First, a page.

The Coffee Gallery in Altadena is busy on this Saturday afternoon, filled with the young, middle-aged, and beyond; with Latinos, African Americans, and Caucasians; with mismatching tables and chairs. I like it.
I buy a Hammerhead—a shot of espresso that can be mixed with coffee, which does rather jolt me awake after a morning of painting my daughter’s room without enough ventilation. But after I’ve added a dash of half-and-half to my caffeine, I’m not sure where to go. A back room has a large table with mostly women seated around it, appearing as though they are working on a project, maybe a screenplay, or is this a book club? It’s too confined of a space for me to lurk and snoop.
The only other avenue to check is a cluttered hallway that has posters covering the left wall, and pamphlets and flyers covering a credenza. The other side of the hallway has shelving holding supplies for the coffee house. A woman stands behind a small table and inquires if I am here for the show: Ellen Snortland’s Now That She’s Gone. I reply that I am. She looks up my name, crosses me off the list, and states that they will be opening the doors in about ten minutes. I glance around and see the hallway leading onwards to the right (to the bathroom?) and a door to the left. Perhaps that is “the doors” she means. I squeeze past some others who are coming to sign in, and go back into the coffee house area to wait for friends.
“The doors” prove to be the single door to the left. It leads into a small elongated room. Wicker arm chairs with maroon padding are lined up in about five rows all the way to the end of the room, semi-curling around a small stage. Little tables with faux candles are scattered here and there. The stage looks like it is in between shows—an ironing stand took center stage with three different kinds of irons resting on it. A wardrobe rack to the left holds a hodgepodge of outfits—a brown suede fringe coat; a gauzy white dress; a red, black and white traditional-looking costume; and several other assorted apparel. A stool sits on the right side of the stage in front of a coat rack stand. A long table runs along the back covered with stuff I can’t quite discern.
The chairs fill up while a screen on the right shows slides in black and white and then color; Ellen’s ancestors, Ellen’s parents, sisters, then Ellen through the years, and finally Ellen with Gloria Steinem, Jesse Jackson, Hilary Clinton, Bill Clinton, and many other who’s who.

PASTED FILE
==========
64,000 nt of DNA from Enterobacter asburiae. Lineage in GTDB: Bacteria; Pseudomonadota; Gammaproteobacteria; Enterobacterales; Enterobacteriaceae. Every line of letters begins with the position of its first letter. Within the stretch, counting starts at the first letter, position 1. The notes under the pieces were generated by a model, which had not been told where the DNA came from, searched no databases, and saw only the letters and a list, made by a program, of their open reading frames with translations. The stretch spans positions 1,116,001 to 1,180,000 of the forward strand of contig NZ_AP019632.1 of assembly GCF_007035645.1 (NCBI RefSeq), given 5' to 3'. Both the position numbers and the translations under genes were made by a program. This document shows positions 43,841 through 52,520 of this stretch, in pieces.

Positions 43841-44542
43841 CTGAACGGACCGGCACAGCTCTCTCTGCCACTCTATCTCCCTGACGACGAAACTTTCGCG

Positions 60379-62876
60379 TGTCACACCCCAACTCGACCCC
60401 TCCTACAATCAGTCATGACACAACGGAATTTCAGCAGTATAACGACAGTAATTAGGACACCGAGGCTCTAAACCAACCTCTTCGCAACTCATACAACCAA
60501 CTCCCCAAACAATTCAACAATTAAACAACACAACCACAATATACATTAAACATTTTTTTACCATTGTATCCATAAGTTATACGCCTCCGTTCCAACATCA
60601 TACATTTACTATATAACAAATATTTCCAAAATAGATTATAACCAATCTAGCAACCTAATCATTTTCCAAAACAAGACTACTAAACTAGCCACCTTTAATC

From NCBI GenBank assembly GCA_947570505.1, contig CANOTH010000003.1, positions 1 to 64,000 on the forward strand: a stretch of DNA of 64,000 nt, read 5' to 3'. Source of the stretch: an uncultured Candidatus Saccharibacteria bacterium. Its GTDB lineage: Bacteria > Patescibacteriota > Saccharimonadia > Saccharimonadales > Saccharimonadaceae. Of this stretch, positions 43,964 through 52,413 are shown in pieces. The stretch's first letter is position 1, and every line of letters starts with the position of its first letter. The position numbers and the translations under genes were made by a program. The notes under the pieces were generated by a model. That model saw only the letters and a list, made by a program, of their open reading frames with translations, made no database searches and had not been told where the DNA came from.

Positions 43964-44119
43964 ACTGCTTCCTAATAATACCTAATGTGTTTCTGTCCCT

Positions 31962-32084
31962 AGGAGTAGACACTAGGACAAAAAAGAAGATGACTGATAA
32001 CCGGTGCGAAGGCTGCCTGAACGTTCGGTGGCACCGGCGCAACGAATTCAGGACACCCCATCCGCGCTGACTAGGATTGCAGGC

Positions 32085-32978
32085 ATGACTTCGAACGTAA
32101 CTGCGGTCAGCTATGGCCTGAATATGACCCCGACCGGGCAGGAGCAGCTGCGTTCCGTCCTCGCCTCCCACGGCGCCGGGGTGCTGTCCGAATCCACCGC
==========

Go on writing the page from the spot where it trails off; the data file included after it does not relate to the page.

Finally the lights dim, music begins, and Ellen enters through a curtain off to the side, humming, then singing “Que Sera Sera.” Her voice is firm yet gentle.
Here are some pearls from the show:
—Ellen is an I Love Lucy accident (no, I won’t explain, go see the show). Her sisters aure 7 and 14 years older than her. The eldest was a rodeo queen and the middle sister resented the new baby in the family usurping her place. Ellen bonds with their dog Shag.
—Ellen’s stoic, distant, no kisses/no hugs mother from Norway irons even the socks and underwear.
—Ellen’s first memory is of her mother’s legs. Her second memory is that her mother wouldn’t look at her. She intentionally skins her knee, produces tears, and finally gets her mother’s attention. Lesson learned: drama works.
—Ellen bites her school teacher, developing her reputation as a “wild child.”
—Eleanor Roosevelt is Ellen’s mother’s hero, a goddess with a big heart and committed to social justice. The background for the Now That She’s Gone is Roosevelt’s “Universal Declaration of Human Rights,” which was adopted by the United Nations General Assembly in 1948.
—Artwork that Ellen brings home doesn’t get tapped up or held with magnets onto the front of the fridge, but is thrown into the trash; Ellen’s mother hates clutter.
—Ellen decides that she will win her mother over with her performances, thinking, “Surely my mother can’t ignore me if I’m the entire cast.”
—The family’s religion is Lutheran, defined as a “low-fat Catholic.”
—With President Kennedy’s assassination, Ellen experiences her “first plunge into sorrow.”
—When Ellen brandishes brass candlesticks in a rather threatening way, her mother finally reacts…by sending her away to boarding school.
—Over the years, Ellen’s mother tells her:
“Gloria Steinem is your Eleanor Roosevelt.”
“Men smell funny.”
“I hope I enjoy lunch.”
“I hope I like my supper.”
“Sons would have been better.”
This may seem a long list, but there are so much in my notes that I’ve left out. Ellen Snortland’s show is not only a personal ride but a historical one and, in many ways, a universal one. Now That She’s Gone is reflective, funny, sad, and ultimately surprising and enlightening.
“Ellen has a gift for being serious and funny, making you laugh and understand all at the same time.” Gloria Steinem
Ellen Snortland is a resident of Altadena.
Now That She’s Gone
Sunday, February 24th, 2:30 p.m.
Whitefire Theater, 13500 Ventura Blvd., Sherman Oaks 91423
Tickets: $20 at BrownPaperTickets (the first 45 tickets are discounted to $15)